Energy-efficient trams and trolleybuses (Bucharest)

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The modernisation of the entire fleet and the introduction of new technologies in Bucharest will contribute to reducing noise and air pollution.

Implementing sustainable mobility

Bucharest is confronted with some major traffic problems, including high energy consumption and noise and air pollution. In order to address the challenge, the measure was aimed at creating a clean public transport fleet based on low-emission and silent vehicles. The use of electric vehicles in public transportation was also promoted through technological and economic support.



During the TELLUS project, the Bucharest public transport network RATB increased its operational fleet with 60 new trolleybuses and eight trams fitted with energy-saving devices. Improvements to the operating efficiency of the trams (higher speeds, greater comfort and reliability, reduced noise and vibration, and lower maintenance costs), were accompanied by the modernisation of the tram infrastructure (tracks, electric substations and network and passenger shelters). By the end of the project, 35 percent of the tram infrastructure had been modernised.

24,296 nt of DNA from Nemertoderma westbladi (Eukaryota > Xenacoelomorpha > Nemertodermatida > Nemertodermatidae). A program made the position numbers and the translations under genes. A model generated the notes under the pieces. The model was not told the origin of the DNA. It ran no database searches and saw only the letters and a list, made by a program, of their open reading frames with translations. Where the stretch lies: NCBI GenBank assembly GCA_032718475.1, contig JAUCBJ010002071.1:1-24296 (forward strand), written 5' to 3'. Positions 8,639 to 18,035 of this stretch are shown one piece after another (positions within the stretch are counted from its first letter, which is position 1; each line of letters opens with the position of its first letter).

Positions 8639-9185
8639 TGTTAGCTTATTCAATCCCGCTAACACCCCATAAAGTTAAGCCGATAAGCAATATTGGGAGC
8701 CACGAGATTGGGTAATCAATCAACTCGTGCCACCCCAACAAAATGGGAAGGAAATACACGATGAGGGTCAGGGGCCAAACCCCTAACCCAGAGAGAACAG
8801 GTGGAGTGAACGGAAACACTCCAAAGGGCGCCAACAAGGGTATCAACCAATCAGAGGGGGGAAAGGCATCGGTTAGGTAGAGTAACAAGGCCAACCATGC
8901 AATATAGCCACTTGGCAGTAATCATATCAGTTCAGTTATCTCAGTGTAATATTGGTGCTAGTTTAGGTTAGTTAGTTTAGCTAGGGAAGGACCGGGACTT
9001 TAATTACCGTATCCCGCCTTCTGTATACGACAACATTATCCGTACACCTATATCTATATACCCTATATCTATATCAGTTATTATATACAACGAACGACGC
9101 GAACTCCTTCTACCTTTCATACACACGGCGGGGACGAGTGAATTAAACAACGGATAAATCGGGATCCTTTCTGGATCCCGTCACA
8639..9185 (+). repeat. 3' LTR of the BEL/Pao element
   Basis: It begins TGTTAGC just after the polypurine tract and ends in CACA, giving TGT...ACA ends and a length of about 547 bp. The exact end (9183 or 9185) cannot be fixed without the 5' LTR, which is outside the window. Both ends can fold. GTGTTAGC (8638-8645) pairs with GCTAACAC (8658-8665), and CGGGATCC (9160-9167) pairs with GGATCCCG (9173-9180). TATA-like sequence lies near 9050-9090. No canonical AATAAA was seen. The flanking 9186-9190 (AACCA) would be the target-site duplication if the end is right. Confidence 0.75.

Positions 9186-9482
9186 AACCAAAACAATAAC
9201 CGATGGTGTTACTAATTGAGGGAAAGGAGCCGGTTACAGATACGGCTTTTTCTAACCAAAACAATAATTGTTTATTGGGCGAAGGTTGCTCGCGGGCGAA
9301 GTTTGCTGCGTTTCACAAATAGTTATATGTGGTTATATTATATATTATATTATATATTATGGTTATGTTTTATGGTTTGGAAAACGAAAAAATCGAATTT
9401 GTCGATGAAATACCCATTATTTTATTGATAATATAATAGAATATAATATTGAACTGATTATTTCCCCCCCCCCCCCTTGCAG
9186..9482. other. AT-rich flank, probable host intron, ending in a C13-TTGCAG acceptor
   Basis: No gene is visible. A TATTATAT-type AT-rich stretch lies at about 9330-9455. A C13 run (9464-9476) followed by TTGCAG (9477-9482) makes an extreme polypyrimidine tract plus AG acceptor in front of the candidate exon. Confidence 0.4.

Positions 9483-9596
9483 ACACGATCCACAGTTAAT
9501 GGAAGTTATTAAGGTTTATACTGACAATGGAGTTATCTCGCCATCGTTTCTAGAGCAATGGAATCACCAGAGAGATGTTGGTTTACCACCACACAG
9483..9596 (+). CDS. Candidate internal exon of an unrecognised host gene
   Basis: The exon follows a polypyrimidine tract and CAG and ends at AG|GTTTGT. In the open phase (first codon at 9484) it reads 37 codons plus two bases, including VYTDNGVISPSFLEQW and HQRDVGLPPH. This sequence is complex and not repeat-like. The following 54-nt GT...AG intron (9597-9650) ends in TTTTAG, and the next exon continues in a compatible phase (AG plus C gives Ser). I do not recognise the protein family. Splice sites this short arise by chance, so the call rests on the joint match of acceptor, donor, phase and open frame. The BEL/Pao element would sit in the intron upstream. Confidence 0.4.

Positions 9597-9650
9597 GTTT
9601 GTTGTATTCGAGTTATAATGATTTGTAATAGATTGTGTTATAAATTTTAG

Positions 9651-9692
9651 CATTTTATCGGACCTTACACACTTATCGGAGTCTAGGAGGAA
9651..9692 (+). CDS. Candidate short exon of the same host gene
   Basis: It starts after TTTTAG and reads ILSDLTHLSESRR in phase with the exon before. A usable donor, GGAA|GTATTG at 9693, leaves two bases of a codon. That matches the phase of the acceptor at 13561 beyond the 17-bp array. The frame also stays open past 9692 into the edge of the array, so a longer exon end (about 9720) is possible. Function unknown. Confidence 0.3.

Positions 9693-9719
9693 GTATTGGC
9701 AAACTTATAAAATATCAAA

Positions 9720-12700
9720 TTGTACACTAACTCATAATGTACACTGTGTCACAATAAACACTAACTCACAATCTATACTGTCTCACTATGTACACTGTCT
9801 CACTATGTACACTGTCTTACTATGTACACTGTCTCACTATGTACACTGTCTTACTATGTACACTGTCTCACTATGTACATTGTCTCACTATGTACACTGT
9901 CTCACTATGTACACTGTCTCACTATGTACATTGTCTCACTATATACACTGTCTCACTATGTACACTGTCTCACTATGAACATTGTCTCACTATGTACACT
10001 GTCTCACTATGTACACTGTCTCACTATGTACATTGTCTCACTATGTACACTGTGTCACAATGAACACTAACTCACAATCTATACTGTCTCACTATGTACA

After the end of the TELLUS project, the RATB continued to renew its fleet with energy-saving vehicles and to rehabilitate the tram infrastructure. By the end of 2009, the trolleybus fleet had been entirely renewed with 300 energy-saving vehicles (100 of them low-floor vehicles) and the tram fleet included 56 energy-saving partially low-floor vehicles. All the new trams were manufactured in the RATB’s repair plant. In addition, more than 50 percent of the tram infrastructure had been modernised.


The introduction of new trolleybuses and trams in the RATB fleet, along with infrastructure modernisation and improvements to energy-inefficient components in existing vehicles, led to a reduction of more than 25 percent in the total energy consumption of electric transport traction.

In addition to reduced energy consumption, the new vehicles were quieter and contributed to improving the attractiveness and safety of public transport.
The RATB design team developed a prototype for a new partially low-floor tram during the TELLUS project. The new tram was manufactured at the RATB plant and was put into operation in 2009 after testing and homologation.


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